Melissa: I felt the same way about the events with that horrible woman who kept hitting Lapidus. I was mildly intrigued—what lies in the shadow of the statue? Uh, excuse me?—but I almost wish they hadn’t even gone there this episode, since there really wasn’t enough time or information to get me invested. It just felt like a little less time we got to spend with, I don’t know…Desmond. Or someone.

But the top thing I’m wondering about this episode (every episode, really): WHAT IS THE DEAL WITH RICHARD ALPERT? At this point, we’ve seen him in the 50s, the 70s, and the present. In all of those times, he looks exactly the same. But remember that scene from a few seasons ago when he met Child Ben in the jungle? And he had that long hair and looked sort of grubby? Yeah, when was THAT? My first thought was that perhaps he was wearing some kind of disguise (remember the beard Mr. Friendly wore?), but then I thought about it a little more…and remembered that we’ve seen Richard have a conversation with Horace looking his regular clean-cut self. So…what purpose would a disguise serve if it’s not to deceive the Dharma Initiative? Anybody have any theories?

And now that I’ve brought that up…I’m really intrigued by the question of what Ben remembers (or doesn’t remember). When Richard took little Ben away last week to cure him, he said that Ben would have no memory of…something. But what something would that be? Tonight we heard Ben tell Sun that he didn’t know/remember that Sawyer et al were in the Dharma Initiative (there is, of course, the possibility that he was not being truthful). We also know that, at least as a child, he still remembers his father and the rest of the Dharma Initiative—he talks pretty coherently about it when he’s recovering from “being cured” and talking to Widmore. So…is he going to forget after he leaves their camp? (Worth noting, in any case, that in the present, Ben tells Locke that he was cured at the temple—so he does remember that part years after the fact.)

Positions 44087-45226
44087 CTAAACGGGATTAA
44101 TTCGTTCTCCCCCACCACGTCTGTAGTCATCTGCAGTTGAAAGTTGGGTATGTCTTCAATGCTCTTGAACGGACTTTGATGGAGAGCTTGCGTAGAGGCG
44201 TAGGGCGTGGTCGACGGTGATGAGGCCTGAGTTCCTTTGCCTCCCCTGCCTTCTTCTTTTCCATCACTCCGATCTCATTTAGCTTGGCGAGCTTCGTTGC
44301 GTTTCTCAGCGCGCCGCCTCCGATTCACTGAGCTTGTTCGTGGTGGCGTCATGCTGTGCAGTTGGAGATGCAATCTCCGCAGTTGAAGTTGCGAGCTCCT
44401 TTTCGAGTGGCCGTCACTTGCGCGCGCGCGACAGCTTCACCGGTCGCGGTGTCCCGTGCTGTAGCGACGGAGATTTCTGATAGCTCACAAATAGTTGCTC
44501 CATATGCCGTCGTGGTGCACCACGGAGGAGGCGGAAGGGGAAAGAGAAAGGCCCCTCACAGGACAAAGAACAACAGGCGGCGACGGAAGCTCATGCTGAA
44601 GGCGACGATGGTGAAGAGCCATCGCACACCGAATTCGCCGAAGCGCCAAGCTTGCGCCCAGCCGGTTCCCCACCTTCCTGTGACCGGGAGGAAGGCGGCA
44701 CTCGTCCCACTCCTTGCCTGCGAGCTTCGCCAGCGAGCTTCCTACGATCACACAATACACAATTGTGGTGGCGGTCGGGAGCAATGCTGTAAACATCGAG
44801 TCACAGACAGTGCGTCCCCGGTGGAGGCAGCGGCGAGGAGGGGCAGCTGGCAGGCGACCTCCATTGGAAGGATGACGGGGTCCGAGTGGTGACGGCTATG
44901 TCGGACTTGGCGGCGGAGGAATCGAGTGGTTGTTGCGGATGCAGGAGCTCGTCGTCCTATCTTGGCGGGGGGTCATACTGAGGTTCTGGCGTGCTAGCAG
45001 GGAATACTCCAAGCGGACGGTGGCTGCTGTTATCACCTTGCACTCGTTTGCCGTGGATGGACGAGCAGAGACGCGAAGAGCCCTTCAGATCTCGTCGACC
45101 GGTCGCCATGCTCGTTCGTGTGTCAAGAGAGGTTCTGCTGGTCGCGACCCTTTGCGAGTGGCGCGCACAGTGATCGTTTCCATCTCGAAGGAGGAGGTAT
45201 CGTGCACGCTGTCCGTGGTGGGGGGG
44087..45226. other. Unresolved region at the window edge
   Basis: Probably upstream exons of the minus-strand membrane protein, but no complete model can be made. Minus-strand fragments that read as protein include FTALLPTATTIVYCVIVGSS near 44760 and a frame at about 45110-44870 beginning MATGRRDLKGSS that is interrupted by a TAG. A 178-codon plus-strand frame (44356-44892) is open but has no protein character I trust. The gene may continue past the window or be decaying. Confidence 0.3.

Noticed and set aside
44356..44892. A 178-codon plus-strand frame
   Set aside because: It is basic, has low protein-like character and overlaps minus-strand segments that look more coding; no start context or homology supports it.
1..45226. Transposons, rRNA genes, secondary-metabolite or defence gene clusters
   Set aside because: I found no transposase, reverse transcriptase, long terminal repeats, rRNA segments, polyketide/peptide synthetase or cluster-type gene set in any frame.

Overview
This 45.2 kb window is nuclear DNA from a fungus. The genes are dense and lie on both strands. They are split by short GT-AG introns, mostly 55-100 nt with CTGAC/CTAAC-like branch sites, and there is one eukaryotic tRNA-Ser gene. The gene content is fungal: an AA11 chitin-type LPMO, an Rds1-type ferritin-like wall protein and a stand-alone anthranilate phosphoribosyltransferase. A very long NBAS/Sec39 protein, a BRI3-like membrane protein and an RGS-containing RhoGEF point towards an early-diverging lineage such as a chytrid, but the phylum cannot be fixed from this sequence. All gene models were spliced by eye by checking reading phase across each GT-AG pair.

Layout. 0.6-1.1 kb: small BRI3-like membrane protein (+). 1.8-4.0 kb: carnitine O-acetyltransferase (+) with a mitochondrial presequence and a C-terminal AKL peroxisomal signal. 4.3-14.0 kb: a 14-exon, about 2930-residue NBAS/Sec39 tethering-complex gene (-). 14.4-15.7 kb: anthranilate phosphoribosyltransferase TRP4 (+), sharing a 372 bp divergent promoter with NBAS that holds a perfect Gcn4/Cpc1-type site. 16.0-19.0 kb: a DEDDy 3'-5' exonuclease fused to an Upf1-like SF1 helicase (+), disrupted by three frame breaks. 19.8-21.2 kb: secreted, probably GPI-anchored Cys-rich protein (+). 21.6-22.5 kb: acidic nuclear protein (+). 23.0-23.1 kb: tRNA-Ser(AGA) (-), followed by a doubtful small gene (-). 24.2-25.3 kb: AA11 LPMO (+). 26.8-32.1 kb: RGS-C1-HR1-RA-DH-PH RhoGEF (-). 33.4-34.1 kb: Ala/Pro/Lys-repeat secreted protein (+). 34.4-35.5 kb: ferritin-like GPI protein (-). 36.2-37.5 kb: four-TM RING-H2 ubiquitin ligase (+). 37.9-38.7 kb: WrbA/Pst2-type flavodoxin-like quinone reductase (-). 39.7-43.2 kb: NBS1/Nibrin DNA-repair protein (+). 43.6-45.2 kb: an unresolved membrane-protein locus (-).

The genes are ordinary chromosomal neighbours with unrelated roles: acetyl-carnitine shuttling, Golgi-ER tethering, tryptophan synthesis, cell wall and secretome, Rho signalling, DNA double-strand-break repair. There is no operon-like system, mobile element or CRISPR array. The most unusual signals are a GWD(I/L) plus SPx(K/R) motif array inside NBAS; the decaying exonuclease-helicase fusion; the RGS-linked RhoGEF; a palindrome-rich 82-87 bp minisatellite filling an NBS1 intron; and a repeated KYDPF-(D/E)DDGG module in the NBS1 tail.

Anybody have a quicker brain than me and have this figured out already? Also: Do we really believe that Ben didn’t know Locke would come back to life? 

17 comments
kmac
1. kmac
I'm not sure i can offer theories after tonight, but i'm interested in what was said about the undead. (i'm hoping lost has more tact than to go ancient-egypt-mutant-zombie on us after all the psych-thrills. cop out.)
would jack's dad be considered the first 'undead' character? recall when he was on the boat just before it exploded. how the hell did he get there?! but at another time he was holding claire's baby. so he IS physically present.
i think.
then richard- is he the Only character we have seen in multiple time periods that hasn't aged? we have seen some during different periods but they have aged (ben, widmore). everything ben says, i take with a salt shaker. for some reason, richard feels more dependable.